c8.3.7 – A GIS-based model to estimate the speciific biogenic volatile organic compounds (BVOC) emissions from some Italian terrestrial ecosystems

Kemper Pacheco CJ

Collocazione: c8.3.7 – Tipo Comunicazione: Presentazione orale
8° Congresso SISEF *
Sessione 3: “Clima e Foreste: quali scenari di impatto, mitigazione e adattamento?” *

Contatto: Claudia Justina Kemper Pacheco (claudia.kemper@mlib.imc.cnr.it)

Abstract: A GIS (Geographic Information System) model has been developed to estimate of the BVOC-specific emissions from plant species dominant in Italian forest ecosystems. BVOC play an important role in climatic changes because they are capable to produce tropospheric ozone and secondary organic aerosols (SOA), when exposed to the UV radiation in the presence of sufficient amounts of nitrogen oxides (NO and NO2). SOA can act as cloud condensation nuclei (CCN), that affect the radiation balance of the earth by promoting cloud formation. The model allows to estimate the emissions of individual components formed by the plant through different biochemical pathways. The model is unique because until now, biogenic emission has been expressed only in terms of isoprene and total monoterpenes. The aim of this work was to develop and test a GIS-based model able to predict the BVOC potential emission from forest areas of the Italian Peninsula at a 1 x 1 km spatial resolution in the frame of the Carboitaly Project. By using the emission rates of individual components obtained through several laboratory and field experiments carried out on different vegetation species of the mediterranean basin, maps of isoprene and individual monoterpenes were generated for the most relevant Italian forest ecosystems. The model, that can be run on an hourly basis, has been used to get data on a daily basis. The following are the methodological reports of the various modules of the GIS model with the frequency of each set of input data implemented in this work: a. The spatial distribution and fractional contents of vegetation species present in the Italian forest ecosystems was obtained by combining the CORINE IV land cover map with National Forest Inventory based on ground observations performed at local levels by individual Italian regions (22) in which the country is divided. b. In general, basal emission rates of isoprene and monoterpenes reported by Steinbrecher et al. 1997 and Karl et al. 2009 were used. In the latter case, classes were further subdivided into T and L T emitters as a function of the active pool Steinbrecher et al. 1997 and Karl et al. 2009. In many instances, however they were reviser based on the results obtained in our Institute through determinations performed at leaf, branch (cuvette method) or ecosystem level (REA and the gradient method). In the latter case, studies performed in Italy and/or Mediterranean countries were used. For most of the prevalent species, a data base for individual isoprenoids was created. c. An empirical light extinction function as a function of the canopy type and structure was introduced. The classical algorithms proposed by (Guenther et al. 1993) were used, but, they were often adapted to fit with the experimental observations made in the Mediterranean Areas. They were corrected for a seasonality factor (Steinbrecher et al. 2009) taking into account a time lag in leaf sprouting due to the plant elevation. d. A simple parameterization with LAI (Leaf Area Index) was introduced to account for the amount of monoterpene biomass from the litter of stands composed by plants equipped with storage organs. Daily data of incident PAR (Photosynthetically active radiation) and leaf temperature obtained from high resolved satellite observation were provided by the partners of the CARBOITALY Project. They were available for the entire year 2006. They were disaggregated into proper day-night cycle. Emission values predicted by the model are in perfect agreement with those that were measured by different micrometeorological techniques in Castelporzioano (Ciccioli et al, J Chromatogr., 2003) and in the Collelongo site (Baraldi et al. 2010). The good correlation between modeled and measured values emphasizes the fact that accurate predictions can be obtained if validated emission factors for individual VOC are used in the model. The almost equivalent potential emission of isoprene and monoterpenes reported in a previous work was confirmed, although lower values of total biogenic emissions were found for both classes of hydrocarbons. This is consistent with the fact that most abundant oak species present in Italy (Quercus Cerris) can be considered a non –isoprene emitter. Data from individual monoterpenes indicates also that highly reactive cis- and b-ocimenes are also quite abundant in many Italian forest ecosystems, including those dominated by coniferous trees, such as Pinus pinaster and sylvestris. This may lead to rather low dominance of pinene generated particles in the air. The high spatial and temporal resolution, combined with the species-specific emission output makes our model particularly suitable for ozono and SOA prediction with both Eulerian and Lagrangian photochemical models, at the scale at which ozono pollution develops in Italy.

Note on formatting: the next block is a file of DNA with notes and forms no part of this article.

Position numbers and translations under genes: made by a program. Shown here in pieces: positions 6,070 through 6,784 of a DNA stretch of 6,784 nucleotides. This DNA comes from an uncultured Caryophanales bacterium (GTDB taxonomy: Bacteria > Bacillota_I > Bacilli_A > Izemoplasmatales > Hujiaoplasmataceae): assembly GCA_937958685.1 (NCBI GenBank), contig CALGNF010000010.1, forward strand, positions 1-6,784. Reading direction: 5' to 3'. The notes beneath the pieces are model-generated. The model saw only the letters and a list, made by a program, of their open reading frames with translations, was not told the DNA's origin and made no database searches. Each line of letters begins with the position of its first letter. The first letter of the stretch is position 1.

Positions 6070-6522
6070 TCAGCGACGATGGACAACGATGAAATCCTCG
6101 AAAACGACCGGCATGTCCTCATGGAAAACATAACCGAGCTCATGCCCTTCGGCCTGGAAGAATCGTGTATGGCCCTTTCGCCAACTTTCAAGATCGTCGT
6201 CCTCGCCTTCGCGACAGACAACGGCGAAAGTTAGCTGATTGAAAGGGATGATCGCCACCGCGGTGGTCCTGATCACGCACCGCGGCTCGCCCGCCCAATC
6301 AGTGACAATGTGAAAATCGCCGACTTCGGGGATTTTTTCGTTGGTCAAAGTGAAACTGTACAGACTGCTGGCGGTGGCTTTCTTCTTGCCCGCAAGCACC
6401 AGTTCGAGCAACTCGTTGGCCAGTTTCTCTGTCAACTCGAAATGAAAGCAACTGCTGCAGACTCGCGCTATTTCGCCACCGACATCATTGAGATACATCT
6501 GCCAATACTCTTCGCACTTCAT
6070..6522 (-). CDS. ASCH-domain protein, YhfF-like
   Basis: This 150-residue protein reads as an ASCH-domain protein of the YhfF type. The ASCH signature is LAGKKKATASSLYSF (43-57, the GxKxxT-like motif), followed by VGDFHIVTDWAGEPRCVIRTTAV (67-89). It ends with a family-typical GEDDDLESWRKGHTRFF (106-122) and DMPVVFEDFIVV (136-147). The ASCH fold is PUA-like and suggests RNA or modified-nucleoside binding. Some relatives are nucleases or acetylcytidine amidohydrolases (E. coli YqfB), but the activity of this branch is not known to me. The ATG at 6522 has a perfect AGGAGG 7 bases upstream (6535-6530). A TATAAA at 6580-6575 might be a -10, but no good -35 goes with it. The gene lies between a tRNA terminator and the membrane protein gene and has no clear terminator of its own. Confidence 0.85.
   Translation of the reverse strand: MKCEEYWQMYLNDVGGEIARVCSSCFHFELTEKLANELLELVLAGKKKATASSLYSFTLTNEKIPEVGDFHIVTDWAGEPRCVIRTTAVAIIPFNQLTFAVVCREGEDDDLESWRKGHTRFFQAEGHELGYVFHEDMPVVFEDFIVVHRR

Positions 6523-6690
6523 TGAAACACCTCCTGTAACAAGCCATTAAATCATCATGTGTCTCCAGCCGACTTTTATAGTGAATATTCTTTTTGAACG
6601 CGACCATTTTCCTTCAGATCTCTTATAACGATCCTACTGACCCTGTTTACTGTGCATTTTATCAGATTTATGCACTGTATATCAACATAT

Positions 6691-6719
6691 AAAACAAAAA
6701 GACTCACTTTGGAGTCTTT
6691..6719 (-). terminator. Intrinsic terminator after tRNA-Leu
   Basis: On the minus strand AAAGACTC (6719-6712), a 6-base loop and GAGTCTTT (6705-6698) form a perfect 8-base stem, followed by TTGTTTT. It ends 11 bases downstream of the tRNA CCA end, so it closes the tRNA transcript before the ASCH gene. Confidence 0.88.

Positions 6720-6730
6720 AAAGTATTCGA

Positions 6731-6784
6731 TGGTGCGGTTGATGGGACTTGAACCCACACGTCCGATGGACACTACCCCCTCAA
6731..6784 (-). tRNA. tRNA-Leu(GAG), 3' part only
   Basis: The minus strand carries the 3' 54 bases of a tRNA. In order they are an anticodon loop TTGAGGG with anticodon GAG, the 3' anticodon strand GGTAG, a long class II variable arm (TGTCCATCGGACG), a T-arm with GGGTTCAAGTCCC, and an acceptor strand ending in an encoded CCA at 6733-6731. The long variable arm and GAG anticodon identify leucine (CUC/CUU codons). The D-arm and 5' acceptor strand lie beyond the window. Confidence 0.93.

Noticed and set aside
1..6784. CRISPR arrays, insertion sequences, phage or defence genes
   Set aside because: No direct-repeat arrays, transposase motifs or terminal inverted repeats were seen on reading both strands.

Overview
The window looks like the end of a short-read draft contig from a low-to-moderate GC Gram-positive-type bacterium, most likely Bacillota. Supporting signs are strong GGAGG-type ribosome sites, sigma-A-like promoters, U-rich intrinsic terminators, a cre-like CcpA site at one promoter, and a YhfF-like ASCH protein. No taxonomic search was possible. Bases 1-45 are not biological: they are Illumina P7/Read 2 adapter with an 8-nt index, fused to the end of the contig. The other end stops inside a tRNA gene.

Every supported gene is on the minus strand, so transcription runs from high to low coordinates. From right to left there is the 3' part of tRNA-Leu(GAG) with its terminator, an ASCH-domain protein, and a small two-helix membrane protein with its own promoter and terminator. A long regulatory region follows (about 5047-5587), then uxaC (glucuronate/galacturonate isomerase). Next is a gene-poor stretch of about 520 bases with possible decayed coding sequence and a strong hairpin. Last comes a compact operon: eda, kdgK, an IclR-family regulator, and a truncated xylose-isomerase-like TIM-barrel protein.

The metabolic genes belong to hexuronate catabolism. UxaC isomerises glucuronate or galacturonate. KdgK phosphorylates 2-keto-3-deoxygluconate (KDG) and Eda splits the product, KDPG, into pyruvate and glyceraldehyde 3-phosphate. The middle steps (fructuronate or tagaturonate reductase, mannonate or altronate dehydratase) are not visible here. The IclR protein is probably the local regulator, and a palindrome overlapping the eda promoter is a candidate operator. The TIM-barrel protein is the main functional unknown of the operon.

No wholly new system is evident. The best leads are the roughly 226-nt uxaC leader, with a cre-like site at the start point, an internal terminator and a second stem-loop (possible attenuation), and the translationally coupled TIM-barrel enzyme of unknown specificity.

Parole chiave: Volatile Organic Compounds, Monoterpenes, Geographic Information System, Light, Temperature

Citazione: Kemper Pacheco CJ (2011). A GIS-based model to estimate the speciific biogenic volatile organic compounds (BVOC) emissions from some Italian terrestrial ecosystems . 8° Congresso Nazionale SISEF, Rende (CS), 04 – 07 Ott 2011, Contributo no. #c8.3.7